When a toilet does not flush completely, the cause may be a clog in the toilet's drain line from waste or toilet paper creating a block in the drain. Another possibility for the toilet not flushing properly is hard water deposits accumulating in the toilet bowl's ports, clogging them enough that the water does not enter the bowl with enough force. Using a bucket of water, you can determine the cause of the toilet's sluggish flushing.
Pour a bucket of water into the toilet bowl as quickly as you can, without the water sloshing over the edge of the bowl and onto the bathroom floor. If the toilet flushes normally, then the problem has to do with buildup in the port passageways between the toilet's tank and the bowl. If the toilet does not flush normally, then the problem is a clog in the drain line.
Press a plunger's cup over the drain opening in the toilet bowl if there is a clog in the drain line. Push and pull the plunger's handle up and down, while keeping the cup covering the drain hole, working to dislodge the clog in the drain line.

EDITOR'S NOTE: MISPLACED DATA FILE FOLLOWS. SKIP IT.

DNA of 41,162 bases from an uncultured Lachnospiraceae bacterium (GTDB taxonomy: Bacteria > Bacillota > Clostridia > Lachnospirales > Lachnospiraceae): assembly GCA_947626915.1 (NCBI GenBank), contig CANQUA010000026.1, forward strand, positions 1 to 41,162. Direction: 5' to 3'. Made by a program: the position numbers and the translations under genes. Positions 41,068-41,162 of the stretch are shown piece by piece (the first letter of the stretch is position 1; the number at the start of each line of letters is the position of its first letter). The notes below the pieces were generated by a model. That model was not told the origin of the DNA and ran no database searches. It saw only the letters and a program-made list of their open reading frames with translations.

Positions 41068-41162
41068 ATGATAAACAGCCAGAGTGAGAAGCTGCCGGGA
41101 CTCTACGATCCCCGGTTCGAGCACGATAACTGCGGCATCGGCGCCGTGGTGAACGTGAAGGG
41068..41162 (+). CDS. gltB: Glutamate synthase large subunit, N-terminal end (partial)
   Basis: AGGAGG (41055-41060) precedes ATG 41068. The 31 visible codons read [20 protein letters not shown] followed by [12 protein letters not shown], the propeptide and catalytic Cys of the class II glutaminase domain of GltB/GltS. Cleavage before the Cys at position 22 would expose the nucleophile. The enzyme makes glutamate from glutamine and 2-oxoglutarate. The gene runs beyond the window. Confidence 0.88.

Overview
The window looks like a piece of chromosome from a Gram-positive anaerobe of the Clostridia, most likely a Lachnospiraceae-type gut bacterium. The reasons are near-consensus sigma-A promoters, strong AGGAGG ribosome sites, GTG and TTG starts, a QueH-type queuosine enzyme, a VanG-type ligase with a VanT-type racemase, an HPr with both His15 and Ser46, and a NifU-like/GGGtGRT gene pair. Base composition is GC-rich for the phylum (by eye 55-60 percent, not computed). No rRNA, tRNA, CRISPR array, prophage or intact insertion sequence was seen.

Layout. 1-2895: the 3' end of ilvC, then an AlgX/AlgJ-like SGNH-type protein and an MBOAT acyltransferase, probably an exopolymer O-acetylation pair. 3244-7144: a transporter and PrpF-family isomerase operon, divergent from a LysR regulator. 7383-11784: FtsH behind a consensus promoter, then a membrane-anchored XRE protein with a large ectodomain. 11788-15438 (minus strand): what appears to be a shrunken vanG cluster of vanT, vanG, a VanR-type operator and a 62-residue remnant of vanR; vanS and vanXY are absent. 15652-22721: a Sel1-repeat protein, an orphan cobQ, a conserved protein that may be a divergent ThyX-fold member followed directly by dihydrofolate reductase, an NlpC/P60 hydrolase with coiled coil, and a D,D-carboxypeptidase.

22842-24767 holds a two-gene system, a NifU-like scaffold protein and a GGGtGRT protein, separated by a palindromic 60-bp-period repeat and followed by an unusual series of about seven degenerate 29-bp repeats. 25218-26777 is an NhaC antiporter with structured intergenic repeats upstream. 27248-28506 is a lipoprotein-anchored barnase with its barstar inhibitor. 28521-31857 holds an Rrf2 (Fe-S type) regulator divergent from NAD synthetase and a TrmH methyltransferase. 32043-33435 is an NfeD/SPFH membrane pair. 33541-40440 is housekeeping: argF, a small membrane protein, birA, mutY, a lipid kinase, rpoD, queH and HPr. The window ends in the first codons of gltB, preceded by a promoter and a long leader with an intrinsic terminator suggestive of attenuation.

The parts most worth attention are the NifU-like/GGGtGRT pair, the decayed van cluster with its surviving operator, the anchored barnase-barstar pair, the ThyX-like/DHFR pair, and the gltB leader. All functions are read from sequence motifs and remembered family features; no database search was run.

Feed a toilet snake into the drain opening if the clog in the drain line does not come free with the plunger. Feed the drain snake down the drain line until you feel it contact the clog, then turn the snake's handle clockwise to bore through the clog. Turn the handle counterclockwise as you pull the toilet snake out of the drain.
Clean out the port holes, located under the rim of the toilet bowl, with a wood skewer to remove any buildup left in the port holes. Open a window in the bathroom and put on a respirator before pouring a mixture of one part muriatic acid with 10 parts water down the overflow tube inside the toilet's tank.
Flush the toilet once after you let the solution sit in the toilet for half an hour. If the toilet still flushes sluggishly, pour more solution down the overflow tube and wait another half hour before flushing again.